Iceland is a unique island nation where culture, energy usage, and design of the built environment are intrinsically shaped by the qualities of the pre-existing natural context.
Located just below the arctic circle, Iceland has approximately 1% cultivated land, 1% forested area, and extreme variation in day length. Icelanders face the threat of natural hazards such as earthquakes, volcanoes, and landslides. The island nation is 103,000 square kilometers and 600 miles from Norway.Today, Iceland is a highly developed European country. While the US aims to supply 10%-15% of energy from renewable sources sometime in the future, in Iceland the figure is already 80% due to geothermal and hydroelectric resources. Reykjavik has made concerted efforts to become one of the “greenest” cities.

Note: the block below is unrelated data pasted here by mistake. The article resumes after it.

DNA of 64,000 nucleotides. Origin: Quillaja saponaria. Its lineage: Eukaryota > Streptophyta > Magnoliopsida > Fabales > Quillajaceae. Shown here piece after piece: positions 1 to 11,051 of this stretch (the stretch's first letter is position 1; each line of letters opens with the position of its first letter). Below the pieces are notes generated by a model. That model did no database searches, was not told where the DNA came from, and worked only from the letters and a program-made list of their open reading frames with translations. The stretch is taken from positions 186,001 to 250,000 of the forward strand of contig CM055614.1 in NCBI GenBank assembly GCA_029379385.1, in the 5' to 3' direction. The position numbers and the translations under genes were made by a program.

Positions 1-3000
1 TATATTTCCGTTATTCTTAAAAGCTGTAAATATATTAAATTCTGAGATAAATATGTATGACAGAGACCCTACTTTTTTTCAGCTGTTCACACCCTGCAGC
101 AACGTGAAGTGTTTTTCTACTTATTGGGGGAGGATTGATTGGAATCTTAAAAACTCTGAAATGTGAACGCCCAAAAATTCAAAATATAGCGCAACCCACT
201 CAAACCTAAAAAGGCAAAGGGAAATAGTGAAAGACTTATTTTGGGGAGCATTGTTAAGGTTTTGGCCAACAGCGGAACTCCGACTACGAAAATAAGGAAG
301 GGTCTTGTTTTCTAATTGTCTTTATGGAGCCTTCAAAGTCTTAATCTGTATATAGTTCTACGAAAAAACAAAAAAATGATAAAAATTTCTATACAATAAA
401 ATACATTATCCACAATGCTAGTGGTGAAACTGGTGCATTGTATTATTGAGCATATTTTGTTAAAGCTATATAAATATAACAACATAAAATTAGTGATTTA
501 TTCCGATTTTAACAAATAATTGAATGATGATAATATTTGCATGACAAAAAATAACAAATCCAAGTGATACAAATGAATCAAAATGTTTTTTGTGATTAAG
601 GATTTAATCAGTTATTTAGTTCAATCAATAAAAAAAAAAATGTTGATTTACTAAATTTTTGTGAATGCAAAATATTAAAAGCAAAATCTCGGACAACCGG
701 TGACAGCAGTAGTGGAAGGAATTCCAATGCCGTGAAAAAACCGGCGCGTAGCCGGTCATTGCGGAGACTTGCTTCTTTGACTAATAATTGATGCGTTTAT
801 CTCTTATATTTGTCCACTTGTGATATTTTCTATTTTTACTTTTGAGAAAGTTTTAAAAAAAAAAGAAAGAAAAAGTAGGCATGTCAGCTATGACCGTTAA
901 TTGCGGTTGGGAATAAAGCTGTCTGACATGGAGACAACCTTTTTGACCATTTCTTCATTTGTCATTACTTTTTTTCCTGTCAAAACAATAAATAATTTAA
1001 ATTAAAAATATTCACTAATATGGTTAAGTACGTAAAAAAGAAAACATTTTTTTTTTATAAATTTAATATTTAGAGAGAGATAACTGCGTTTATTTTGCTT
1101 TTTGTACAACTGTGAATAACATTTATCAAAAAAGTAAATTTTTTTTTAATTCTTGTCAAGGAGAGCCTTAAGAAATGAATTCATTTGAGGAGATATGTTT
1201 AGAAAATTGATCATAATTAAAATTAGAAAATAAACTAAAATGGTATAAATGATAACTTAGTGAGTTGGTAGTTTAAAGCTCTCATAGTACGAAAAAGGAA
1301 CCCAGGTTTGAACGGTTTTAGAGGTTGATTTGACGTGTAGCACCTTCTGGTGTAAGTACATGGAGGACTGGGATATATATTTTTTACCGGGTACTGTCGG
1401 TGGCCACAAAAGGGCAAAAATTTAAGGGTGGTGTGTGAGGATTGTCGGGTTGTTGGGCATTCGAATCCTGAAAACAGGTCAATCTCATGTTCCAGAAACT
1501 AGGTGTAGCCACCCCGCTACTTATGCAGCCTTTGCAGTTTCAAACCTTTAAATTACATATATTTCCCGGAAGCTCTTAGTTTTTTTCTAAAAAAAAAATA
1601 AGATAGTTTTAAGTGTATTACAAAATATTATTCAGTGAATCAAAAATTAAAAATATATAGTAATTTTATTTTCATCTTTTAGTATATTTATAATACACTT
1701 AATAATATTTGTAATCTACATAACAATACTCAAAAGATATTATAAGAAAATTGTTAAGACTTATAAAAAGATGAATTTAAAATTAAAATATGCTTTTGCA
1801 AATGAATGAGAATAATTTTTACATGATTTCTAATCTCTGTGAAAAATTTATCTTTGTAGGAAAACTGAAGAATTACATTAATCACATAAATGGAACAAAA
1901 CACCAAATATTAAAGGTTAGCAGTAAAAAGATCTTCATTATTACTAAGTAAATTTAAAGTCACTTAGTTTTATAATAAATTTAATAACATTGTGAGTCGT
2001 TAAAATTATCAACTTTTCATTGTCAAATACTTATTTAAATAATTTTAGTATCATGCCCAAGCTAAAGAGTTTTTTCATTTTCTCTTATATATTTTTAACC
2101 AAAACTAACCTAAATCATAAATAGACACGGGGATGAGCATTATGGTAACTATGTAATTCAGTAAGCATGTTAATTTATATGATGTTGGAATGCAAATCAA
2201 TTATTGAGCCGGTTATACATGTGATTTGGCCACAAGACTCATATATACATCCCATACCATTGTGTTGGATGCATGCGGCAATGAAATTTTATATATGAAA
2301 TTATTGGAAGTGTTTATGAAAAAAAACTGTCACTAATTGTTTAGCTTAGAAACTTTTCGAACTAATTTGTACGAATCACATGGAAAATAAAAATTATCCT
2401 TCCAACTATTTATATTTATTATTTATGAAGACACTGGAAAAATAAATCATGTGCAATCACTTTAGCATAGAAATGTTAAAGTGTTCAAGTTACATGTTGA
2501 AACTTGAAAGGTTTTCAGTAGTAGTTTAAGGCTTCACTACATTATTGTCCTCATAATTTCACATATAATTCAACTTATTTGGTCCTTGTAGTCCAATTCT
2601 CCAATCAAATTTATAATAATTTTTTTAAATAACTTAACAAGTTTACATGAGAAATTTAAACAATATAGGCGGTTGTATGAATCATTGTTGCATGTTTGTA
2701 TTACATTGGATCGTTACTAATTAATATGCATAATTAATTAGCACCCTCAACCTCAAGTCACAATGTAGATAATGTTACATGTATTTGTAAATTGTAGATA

How did Icelandic people adapt throughout history to such a seemingly inhospitable place? Today, how do they maximize their utility and quality of life while minimizing their negative impact on their natural environment? How do these methods play out, and with what level of success, across the various scales of towns? What challenges face Iceland or lie ahead in the future? The goal of the resultant research is to understand how adaptation and integration strategies in the Icelandic context fit into the larger framework for analysis of future sustainable development.